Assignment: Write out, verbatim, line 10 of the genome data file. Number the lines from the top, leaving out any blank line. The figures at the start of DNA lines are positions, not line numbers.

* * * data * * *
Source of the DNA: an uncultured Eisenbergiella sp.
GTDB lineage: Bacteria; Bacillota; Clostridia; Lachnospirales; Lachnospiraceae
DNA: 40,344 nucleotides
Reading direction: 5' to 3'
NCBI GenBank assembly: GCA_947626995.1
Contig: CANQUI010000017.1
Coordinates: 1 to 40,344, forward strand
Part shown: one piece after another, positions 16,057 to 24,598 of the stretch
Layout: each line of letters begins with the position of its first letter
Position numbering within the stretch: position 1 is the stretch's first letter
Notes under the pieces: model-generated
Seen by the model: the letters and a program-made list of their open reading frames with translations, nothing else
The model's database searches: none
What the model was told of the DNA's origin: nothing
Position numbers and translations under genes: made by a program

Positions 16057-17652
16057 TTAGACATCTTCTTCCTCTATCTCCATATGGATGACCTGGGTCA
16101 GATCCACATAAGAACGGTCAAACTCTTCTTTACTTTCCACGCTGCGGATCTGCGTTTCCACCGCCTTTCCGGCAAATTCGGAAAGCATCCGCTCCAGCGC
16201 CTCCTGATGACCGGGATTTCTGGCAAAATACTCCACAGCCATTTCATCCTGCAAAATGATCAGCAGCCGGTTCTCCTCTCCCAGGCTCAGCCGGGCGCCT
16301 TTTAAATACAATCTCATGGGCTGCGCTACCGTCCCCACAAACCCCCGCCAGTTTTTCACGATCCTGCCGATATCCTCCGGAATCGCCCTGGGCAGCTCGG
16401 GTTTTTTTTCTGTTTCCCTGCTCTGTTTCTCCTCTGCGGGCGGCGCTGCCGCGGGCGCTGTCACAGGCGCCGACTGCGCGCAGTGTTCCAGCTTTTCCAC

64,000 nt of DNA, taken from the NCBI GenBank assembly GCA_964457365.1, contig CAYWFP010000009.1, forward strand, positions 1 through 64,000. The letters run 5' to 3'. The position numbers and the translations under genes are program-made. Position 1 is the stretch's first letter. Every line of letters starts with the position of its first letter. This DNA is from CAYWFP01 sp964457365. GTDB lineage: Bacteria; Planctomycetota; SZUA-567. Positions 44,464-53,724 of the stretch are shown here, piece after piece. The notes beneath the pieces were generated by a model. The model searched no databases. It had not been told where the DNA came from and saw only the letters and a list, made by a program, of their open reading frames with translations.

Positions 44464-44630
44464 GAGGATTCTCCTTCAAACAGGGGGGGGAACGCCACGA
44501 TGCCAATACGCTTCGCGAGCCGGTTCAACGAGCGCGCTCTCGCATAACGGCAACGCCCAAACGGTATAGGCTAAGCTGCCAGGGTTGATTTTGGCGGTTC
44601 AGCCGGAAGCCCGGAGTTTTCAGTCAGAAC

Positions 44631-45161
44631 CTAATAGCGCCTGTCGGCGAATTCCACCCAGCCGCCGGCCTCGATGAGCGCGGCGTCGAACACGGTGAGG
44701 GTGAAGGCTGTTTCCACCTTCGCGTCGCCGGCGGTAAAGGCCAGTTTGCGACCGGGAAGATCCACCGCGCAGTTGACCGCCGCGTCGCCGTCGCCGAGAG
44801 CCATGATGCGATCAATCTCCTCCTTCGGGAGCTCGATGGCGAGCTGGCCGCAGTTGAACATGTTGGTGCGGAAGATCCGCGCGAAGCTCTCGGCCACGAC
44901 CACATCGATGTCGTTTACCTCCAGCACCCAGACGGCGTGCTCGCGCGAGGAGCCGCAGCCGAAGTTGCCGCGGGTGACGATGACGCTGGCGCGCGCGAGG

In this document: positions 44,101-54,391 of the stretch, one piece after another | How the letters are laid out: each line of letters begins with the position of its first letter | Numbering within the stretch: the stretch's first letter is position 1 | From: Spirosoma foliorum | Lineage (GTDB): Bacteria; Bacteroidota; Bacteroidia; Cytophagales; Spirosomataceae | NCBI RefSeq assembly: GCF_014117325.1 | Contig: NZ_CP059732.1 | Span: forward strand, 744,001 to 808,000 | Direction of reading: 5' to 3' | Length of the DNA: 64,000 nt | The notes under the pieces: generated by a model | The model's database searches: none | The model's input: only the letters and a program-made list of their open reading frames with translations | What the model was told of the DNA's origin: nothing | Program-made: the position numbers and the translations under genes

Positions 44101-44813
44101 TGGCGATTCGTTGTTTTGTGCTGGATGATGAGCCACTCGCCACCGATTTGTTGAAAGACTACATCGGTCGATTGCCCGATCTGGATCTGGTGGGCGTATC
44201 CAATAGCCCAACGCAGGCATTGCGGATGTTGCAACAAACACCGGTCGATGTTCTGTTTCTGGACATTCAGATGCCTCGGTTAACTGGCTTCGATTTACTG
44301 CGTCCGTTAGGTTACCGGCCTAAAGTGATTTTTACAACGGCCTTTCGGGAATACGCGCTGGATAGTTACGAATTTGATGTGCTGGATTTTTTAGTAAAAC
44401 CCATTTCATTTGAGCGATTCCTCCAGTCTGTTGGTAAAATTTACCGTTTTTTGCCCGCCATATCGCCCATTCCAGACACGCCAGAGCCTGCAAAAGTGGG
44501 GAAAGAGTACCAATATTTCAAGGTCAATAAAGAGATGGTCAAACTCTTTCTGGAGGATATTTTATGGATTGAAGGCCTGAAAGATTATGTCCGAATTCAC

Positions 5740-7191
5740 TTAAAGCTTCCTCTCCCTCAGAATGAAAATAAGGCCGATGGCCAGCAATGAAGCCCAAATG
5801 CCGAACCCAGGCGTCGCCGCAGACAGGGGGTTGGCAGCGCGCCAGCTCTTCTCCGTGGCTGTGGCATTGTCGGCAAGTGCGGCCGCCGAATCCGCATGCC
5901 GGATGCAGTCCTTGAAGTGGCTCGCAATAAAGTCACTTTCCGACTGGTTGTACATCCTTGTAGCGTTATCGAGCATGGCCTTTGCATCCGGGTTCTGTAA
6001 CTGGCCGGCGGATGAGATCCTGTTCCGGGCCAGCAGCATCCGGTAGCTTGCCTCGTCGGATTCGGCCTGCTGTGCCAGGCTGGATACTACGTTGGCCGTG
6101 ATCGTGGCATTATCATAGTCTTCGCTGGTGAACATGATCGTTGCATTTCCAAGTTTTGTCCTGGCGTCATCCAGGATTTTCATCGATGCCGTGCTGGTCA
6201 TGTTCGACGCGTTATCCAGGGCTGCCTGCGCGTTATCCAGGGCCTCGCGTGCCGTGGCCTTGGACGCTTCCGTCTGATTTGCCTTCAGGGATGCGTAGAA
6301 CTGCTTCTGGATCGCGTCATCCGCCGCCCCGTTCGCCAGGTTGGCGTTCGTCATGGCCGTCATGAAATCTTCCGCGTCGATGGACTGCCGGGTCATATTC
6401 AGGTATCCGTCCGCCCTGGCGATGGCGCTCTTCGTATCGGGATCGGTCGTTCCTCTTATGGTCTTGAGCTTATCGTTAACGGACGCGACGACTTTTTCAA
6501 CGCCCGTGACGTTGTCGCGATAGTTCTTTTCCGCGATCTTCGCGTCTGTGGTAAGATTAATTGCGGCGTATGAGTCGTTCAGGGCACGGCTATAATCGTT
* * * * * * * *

Position numbering within the stretch: position 1 is the stretch's first letter